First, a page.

Mount St. Helens: A Mountain’s Devastation And Rebirth
Mount St. Helens in the state of Washington erupted at 8:32 am on May 18, 1980. I remember it very well. I was mesmerized along with the rest of the world as I watched the coverage on television. But nothing prepared me for actually seeing the new Mount St. Helens in person; and I was there in 2008….28 years after the major eruption.
The mountain had been preparing to erupt for three months. Earthquakes are the early warning signs of a volcanic eruption and the first one was in March of 2008. The earthquakes kept increasing in intensity to the tune of 1,500 over 3.0 on the Richter scale. Smaller ash and steam eruptions occurred almost daily. Volcanic vents opened and small avalanches ran down the mountain. The north flank began to bulge and this bulge began to grow at a rate of five feet per day. So scientists knew it was going to blow and even where. But they didn’t know when. Fifty-seven people died that day, including one US Geological Survey scientist. He was six miles north of the volcano at what was considered a safe distance. No one expected the devastation to be so widespread. It was the earthquake on May 18th that caused the avalanche-landslide, one of the largest in recorded history. This is what created the crater which measured 1.2 miles wide by 2.4 miles long and around 2000’ deep. The avalanche-landslide came down the north side of the mountain and careened in three different directions. One fork rammed into Spirit Lake. Another veered into Coldwater Creek. The majority stormed down the North Fork Toutle River gathering debris and creating havoc as it raced along. And then the mountain erupted. The blast consisted of hot gas, rock, ash and ice. It destroyed two hundred and thirty-five square miles north of Mount St. Helens, and covered them with hot volcanic debris. Ash blew east across the US as far away as 950 miles and it blanketed eastern Washington, Idaho and Montana. The explosion was heard over 700 miles away, but curiously it was not heard in the immediate or surrounding areas.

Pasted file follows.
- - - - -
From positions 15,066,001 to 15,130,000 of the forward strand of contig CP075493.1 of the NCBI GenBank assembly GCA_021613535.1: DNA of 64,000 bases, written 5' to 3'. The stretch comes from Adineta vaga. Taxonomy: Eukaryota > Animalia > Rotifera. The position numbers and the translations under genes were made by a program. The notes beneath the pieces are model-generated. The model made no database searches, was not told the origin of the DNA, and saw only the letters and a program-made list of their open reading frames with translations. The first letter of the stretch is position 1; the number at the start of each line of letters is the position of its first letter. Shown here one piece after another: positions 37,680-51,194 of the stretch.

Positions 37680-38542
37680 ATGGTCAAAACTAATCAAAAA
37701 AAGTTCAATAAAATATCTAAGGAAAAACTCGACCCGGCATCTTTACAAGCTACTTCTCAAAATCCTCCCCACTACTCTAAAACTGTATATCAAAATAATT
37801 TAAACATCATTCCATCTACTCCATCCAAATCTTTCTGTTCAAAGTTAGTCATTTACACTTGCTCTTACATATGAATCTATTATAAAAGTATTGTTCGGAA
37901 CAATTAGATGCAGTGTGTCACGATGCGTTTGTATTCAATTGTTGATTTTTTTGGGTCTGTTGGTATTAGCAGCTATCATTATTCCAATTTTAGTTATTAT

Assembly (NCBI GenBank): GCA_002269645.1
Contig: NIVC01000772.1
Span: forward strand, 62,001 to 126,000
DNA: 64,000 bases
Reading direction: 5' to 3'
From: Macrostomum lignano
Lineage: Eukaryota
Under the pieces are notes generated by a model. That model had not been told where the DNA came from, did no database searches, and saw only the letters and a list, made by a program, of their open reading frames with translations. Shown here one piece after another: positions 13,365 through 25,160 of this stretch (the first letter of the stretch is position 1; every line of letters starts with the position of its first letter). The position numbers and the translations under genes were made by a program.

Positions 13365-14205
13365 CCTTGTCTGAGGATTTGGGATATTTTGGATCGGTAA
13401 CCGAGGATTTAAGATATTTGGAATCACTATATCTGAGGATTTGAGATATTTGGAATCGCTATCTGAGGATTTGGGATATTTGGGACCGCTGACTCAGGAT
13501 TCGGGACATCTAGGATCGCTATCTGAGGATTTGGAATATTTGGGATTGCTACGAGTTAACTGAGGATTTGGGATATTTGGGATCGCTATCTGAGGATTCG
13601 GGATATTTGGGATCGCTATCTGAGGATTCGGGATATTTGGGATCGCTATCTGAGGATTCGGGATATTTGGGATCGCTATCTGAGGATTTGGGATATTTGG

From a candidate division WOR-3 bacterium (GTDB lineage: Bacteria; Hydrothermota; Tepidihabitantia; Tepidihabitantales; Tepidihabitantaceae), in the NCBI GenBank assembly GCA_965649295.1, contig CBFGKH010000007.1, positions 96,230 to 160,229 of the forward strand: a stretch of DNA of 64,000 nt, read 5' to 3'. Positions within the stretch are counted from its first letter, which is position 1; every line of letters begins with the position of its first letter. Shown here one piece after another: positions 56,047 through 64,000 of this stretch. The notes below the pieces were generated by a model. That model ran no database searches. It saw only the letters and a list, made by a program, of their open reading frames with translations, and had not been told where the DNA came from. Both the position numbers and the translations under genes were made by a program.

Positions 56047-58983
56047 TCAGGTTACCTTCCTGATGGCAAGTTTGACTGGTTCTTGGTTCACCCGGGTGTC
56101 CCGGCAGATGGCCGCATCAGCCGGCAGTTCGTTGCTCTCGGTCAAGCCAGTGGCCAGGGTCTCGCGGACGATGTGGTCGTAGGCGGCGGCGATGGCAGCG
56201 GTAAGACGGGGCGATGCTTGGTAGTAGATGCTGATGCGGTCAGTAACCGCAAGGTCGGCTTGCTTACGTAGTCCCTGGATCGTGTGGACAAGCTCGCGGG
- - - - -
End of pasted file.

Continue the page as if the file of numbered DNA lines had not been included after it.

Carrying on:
Mount St. Helens is now a National Volcanic Monument. The Coldwater Ridge Visitor Center is a great place to learn about and fully understand the events as they unfolded. There are step-by-step exhibits and a must-see movie that is horrifying and almost unbelievable. There are also hiking trails which give you good views of the barren landscape and the areas that are slowly recovering. While I was walking the trails and taking pictures I could see a small plume of white coming out of the top of the crater. I was hoping it was a snow avalanche and not steam rising! It was an eerie feeling and made me wonder why I was standing so close to a recently active volcano.
But there are many signs of rebirth. Grasses and flowers returned first. Some of the first plants to appear were the Canadian Thistle and Fireweed. These are considered as pioneer plants as they are the first to appear after major fires. The orange Indian Paintbrush and bluish-purple Lupines and Penstemon were in abundance when I visited. There are also shrubs and smaller trees. But the landscape is still very barren, even after 28 years. In some places it is almost like you are gazing upon a moonscape. Many of the trees that were blown over by the blast still lay where they fell. They look like a bunch of toothpicks littering the ground. Thousands of acres of trees were destroyed and thousands of animals and fish. It was a somber, thought-provoking experience.
This wasn’t the first time the volcano erupted nor will it be the last. Current predictions have another major eruption occurring around the year 2130. Mount St. Helens has over a hundred and twenty years to recover before the cycle begins again.
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